Obviously the last two chairs appointed resigned on grounds (at least in part) of severe conflicts of interests based upon others who they knew or were related to, whose actions or testimony are likely to play a significant role in the inquiry. O’Brien made the reasonable point that whoever else is chosen as chair, whether a judge or non-judge, are unlikely to have no connections whatsoever to anyone or any organisation falling under the scope of the inquiry, if the individual concerned is to be someone with the required degree of expertise and experience. To which I raised the question of whether the possibility of appointing a chair from outside of the UK (in particular from a Commonwealth country, with a similar legal system) was being considered. The major argument presented against this option had to do with the significantly increased difficulties involved in the vetting process – police files and other relevant documentation are much less easily available when these are held under a different jurisdiction. With this in mind, it was argued that were a chair from outside the UK to be considered, the whole process would take quite significantly longer, and the dangers of overlooking some major conflicts of interest would be increased. From this, it looks unlikely that the new chair will be sought from abroad.
The issue of schedule for appointing the new chair is highly important. O’Brien clarified in response to a question that in the event of a new government and new Home Secretary, the latter could certainly cancel or change the nature of the inquiry – that is in their powers. If, however, the inquiry is already underway and has statutory powers, this would be much harder (though not impossible) for them to do. With this in mind, he was prepared to give an assurance that the Home Office are treating as a matter of urgency the appointment of a new chair before Parliament goes into recess at the end of March.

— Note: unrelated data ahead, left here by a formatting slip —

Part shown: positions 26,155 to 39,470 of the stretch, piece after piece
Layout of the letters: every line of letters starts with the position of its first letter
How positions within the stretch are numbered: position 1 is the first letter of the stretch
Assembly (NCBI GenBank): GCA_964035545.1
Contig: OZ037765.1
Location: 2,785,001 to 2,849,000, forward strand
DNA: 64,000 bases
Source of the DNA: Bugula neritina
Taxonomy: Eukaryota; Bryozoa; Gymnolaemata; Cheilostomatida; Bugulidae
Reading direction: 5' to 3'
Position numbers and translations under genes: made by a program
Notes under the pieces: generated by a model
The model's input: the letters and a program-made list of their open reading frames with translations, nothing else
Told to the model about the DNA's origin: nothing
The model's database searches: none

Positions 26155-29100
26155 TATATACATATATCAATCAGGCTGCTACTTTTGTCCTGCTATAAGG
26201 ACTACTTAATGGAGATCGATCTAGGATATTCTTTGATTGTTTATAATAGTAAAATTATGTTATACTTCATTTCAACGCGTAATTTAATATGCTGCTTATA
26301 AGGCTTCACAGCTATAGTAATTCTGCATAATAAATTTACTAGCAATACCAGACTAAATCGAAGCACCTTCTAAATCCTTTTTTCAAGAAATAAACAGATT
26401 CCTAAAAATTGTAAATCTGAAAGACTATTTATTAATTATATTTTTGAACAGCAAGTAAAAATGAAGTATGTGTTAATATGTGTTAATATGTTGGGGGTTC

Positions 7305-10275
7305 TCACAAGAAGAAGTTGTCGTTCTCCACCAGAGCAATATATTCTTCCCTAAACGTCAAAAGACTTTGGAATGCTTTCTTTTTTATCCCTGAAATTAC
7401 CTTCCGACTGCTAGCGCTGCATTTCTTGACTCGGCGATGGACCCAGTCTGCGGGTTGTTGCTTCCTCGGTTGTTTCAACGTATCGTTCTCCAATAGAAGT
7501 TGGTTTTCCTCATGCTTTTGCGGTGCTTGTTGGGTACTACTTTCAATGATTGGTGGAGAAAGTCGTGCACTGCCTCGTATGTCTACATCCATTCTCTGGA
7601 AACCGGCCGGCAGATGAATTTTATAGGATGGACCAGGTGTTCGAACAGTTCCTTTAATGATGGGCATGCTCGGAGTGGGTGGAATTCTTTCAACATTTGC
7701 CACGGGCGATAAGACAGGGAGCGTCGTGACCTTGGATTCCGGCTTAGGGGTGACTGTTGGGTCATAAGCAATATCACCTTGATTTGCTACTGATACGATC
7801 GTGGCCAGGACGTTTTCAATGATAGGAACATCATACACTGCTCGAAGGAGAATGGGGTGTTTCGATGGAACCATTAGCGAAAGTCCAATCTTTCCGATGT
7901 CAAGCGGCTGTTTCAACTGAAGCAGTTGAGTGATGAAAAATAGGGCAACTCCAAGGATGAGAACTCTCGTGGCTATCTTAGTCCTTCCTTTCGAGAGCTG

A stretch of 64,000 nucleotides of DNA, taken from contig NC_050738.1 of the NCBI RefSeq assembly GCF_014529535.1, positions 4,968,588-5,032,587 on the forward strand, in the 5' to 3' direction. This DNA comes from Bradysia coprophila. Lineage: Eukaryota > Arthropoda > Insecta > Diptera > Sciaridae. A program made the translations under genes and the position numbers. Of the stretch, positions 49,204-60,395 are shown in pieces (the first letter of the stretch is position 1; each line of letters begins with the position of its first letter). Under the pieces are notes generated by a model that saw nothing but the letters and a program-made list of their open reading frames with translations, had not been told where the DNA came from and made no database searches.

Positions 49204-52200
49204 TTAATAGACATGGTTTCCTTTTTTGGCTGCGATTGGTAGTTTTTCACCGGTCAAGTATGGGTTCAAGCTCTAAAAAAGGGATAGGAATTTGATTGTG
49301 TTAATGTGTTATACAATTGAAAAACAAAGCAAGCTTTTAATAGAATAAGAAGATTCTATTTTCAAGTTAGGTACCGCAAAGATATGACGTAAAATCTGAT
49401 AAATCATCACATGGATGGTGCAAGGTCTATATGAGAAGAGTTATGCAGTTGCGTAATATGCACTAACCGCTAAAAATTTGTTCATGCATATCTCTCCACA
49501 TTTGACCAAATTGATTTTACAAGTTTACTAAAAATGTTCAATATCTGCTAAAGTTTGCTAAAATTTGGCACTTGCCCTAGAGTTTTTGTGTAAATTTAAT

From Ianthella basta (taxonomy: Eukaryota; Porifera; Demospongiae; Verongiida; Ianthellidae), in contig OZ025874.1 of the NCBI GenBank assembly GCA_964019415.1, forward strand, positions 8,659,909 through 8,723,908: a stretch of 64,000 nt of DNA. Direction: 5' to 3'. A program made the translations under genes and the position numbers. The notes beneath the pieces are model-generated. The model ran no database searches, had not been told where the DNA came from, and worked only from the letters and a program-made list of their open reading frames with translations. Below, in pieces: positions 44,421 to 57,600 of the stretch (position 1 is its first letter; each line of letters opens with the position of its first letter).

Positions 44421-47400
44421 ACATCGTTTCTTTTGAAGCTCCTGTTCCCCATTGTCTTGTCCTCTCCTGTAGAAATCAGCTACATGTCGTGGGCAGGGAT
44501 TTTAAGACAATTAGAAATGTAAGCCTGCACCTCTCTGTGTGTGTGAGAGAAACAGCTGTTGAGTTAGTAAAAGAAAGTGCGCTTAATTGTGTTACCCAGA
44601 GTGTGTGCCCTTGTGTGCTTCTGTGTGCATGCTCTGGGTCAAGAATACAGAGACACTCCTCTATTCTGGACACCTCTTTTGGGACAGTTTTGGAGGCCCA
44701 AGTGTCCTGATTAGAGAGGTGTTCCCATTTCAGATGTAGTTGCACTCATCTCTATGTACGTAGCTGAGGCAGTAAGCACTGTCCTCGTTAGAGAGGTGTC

In terms of the scope of the inquiry, it was made clear that this is focused upon abuse occurring in institutions, not familial abuse. This is in no sense to imply that the latter is any less important or prevalent, just that it takes different forms and requires different types of investigations. Some attendees raised some complicated cases which blur the boundaries between familial/private and institutional abuse, especially in religious contexts. Whilst the basic position was restated, my recollection is that these types of cases might be able to be considered, some of which might be considered institutional abuse anyhow.
Of great important to all is the issue of support provided by the inquiry to survivors who opt to talk about their own experiences. The Home Office are currently consulting with the Department of Health as to the best way to provide this, and are aware that at present this appears to be the exclusive responsibility of survivor organisations; they are prepared to take advice from these organisations on the best form such support will take. To set up the support system does however require the chair to be in place.
It is envisaged that the inquiry will look into thousands of institutions and speak to maybe tens of thousands of individuals. Whilst the issue of whether the cut-off date should be extended was not discussed further in any detail during the period I was able to remain, O’Brien mentioned that for some people, the scope of the inquiry was too broad; for others it was too narrow. No firm decision in respect to this appears to have been made yet.
Where those giving evidence to the inquiry make allegations against individuals connected to institutions, these will generally be taken to the police afterwards, but this does not mean that the names of those who make the allegations will also be given to the police (in some cases the police may simply be instructed that they should investigate a particular institution). It is understood that some individuals may not wish to take their allegations to the police, and this would naturally be respected. It was implied if not completely clearly stated that where allegations involve an individual who remains a danger to others that it may be necessary to take these to the police regardless. Further clarification is required on this subject.